The classics on these issues, by Birrell and Dijkstra, are still good reading, but their code samples all use pseudo-code based on ancient languages like Modula II and Algol60:( That is why I gave you the Duke University reference instead.

    ReplyDelete
  5. Question: in Step 2, you say, "In simple terms, it [the Looper] will start looking at the MessageQueue and processing the message". Then a little later you say about the Handler that "The Hander allows us to send and process Messages".

    But wait! Now we have message processing mentioned as happening in TWO different places. How can this be correct? Is there a difference between the 'processing' that takes place in the Looper, and that that takes place in the Handler methods?

    This was never clear in the online Android documentation either, so your readers will thank you even more than they already have if you can make it clear;)

    ReplyDelete
    Replies
    1. I guess that the handler's handleMessage will be invoked by the Looper on the receiver thread

      Delete
  6. Thank you for that.
    It was also helpful for me.

    ReplyDelete
  7. Do both the sender and receiver need loopers? Or just the receiver?

    Thanks,

    Chris.

    ReplyDelete
  8. @Chris, you'll need a Looper only retrieve (receive) messages

    ReplyDelete
  9. Great explanation!

    But what if you had an ArrayList that contains custom objects that you have to pass to the main thread?

    Let me give an example: you want to show a list of movies to the user, but this is kind of a big list so you'll use a thread to fetch and load the movies.
    step 1: address your handler to fetch the movies and make an arraylist of movies (an object that you made yourself, with title, cover, ...)
    step 2: returning this list to your UI-thread
    step 3: displaying your movies

    How would you return this list to your UI-thread? And how do you write your movie class? Do you just make a class with properties and no special interfaces to implement or do you have to implement Parcelable and methods or Serializable?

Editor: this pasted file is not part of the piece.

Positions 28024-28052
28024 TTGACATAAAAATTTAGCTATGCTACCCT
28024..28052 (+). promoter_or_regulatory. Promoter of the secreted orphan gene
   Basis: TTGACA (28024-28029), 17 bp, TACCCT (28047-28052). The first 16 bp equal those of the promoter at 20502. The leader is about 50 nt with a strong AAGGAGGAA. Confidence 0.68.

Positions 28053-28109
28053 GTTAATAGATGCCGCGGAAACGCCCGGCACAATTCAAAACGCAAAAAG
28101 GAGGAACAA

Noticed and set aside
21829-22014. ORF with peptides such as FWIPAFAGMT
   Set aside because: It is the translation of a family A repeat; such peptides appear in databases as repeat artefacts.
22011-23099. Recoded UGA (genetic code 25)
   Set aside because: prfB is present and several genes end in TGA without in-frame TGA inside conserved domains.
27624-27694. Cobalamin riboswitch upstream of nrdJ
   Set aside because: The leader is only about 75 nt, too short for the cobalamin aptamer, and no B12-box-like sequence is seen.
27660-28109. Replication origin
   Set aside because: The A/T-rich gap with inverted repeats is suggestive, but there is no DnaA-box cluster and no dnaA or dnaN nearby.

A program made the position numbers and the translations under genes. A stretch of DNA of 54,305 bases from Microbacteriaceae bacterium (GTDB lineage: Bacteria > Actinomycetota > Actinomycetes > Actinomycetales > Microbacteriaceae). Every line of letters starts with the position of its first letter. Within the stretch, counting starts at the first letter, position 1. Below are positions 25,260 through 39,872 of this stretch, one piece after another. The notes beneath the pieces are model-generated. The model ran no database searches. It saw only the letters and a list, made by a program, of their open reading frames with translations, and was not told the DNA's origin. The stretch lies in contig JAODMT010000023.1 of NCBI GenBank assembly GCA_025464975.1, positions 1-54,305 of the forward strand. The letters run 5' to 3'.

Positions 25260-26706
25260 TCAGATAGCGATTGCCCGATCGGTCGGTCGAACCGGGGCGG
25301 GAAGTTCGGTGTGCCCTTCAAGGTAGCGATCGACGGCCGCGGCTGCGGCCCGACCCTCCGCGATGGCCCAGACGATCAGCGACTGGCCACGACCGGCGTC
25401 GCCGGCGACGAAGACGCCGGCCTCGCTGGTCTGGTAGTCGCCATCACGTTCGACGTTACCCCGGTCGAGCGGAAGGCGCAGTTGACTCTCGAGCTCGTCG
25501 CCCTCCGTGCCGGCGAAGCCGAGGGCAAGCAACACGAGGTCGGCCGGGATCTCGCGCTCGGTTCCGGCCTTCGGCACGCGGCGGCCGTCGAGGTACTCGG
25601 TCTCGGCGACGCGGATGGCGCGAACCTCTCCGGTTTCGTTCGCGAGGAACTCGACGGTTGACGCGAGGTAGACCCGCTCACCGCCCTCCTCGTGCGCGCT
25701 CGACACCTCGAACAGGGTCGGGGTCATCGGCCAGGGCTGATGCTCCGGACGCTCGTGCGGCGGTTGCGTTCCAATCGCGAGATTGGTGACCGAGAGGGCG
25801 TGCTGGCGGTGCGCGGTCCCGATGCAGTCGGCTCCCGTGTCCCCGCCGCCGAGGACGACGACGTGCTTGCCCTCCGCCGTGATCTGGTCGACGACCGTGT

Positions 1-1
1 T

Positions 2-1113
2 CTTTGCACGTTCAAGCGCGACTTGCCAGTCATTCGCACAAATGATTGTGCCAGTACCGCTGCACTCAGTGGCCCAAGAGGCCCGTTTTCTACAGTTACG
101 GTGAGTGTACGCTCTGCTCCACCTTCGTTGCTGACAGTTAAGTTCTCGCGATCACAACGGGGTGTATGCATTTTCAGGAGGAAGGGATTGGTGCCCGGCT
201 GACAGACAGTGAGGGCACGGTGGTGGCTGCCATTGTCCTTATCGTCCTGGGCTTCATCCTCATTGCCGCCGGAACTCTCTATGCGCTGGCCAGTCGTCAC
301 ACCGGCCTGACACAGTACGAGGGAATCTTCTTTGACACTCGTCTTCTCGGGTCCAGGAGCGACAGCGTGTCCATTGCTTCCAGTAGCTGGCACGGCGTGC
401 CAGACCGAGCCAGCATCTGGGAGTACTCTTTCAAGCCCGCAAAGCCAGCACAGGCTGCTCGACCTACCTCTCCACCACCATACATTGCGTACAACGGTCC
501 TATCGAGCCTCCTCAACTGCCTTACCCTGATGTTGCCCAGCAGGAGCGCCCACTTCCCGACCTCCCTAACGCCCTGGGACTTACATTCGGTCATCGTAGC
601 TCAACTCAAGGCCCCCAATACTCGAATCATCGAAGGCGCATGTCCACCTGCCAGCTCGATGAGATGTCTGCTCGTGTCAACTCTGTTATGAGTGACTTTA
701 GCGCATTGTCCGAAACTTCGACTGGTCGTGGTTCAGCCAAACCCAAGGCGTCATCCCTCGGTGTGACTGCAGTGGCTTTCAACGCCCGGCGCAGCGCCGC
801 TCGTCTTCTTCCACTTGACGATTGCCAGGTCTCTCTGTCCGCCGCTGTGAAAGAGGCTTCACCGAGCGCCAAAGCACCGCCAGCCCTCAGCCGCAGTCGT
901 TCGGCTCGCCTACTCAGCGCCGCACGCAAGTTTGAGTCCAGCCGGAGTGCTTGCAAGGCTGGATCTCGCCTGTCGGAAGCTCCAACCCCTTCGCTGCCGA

Thank you in advance :-)
    Niels

    ReplyDelete
  10. @Niels, for such complex data, I would suggest you take a look at the REST API design pattern (http://www.google.com/events/io/2010/sessions/developing-RESTful-android-apps.html). This article is mainly for quick and short data. For a large amount of data like the ArrayList that you want, it would be advisable to cache the data. What if the main thread is stopped by the time the worker thread completes its task ? All the effort of fetching and loading the movies will go waste. You will have to redo everything which will be expensive !

    ReplyDelete
  11. Great explanation but I still need a little help to understand how to use this please.
    In step 3 the data has been passed to mHandler as 'msg'.
    'msg' is a variable in local class mHandler so does not have scope outside mHandler.
    So how do I use the data in 'msg' with the MyThread class?

    Thank you,
    Declan.

    ReplyDelete
  12. THANK YOU!!! I've been searching for some time for a good (in this case, great) explanation. Threads and message queue are finally clear to me. For everything else I can use android docs, but now I understand the principles...

    Cheers!
    Newman

    ReplyDelete
  13. Thank You, nice explanation. I have a very basic question here,
    Iam clear in sending message to the thread created by main, but how to communicate back results to main thread from child ?
    -regards,
    Manju

    ReplyDelete
    Replies
    1. Manja,

      I believe u need to have a separate msg q (read as Looper) and it's handler object in the main.

      --Guru

      Delete
  14. Excellent. Just what I was looking for.
    I wonder how this blog was hidden from me for so many days.

    ReplyDelete
  15. Excellent and extraordinary explanation on the concept of threads and loopers, i am really glad to bookmark this blog......:)

    ReplyDelete
  16. Nice Thread Tutorial, i am new in android , its help me a lot ...

    I have got some good links

    here
    at androidexample.com
    Thread_With_Handlers

    ReplyDelete
  17. Nice Thread Tutorial, i am new in android , its help me a lot ...

    I have got some good links

    here
    at androidexample.com
    Thread_With_Handlers

    ReplyDelete
  18. Nice Thread Tutorial, i am new in android , its help me a lot ...

    I have got some good links

    here
    at androidexample.com
    Thread_With_Handlers

    ReplyDelete
  19. Thanks for the posting very useful blog. There is a stack overflow post about an issue which can help developer also. Please check this URL http://stackoverflow.com/questions/4838207/how-to-create-a-looper-thread-then-send-it-a-message-immediately.

    ReplyDelete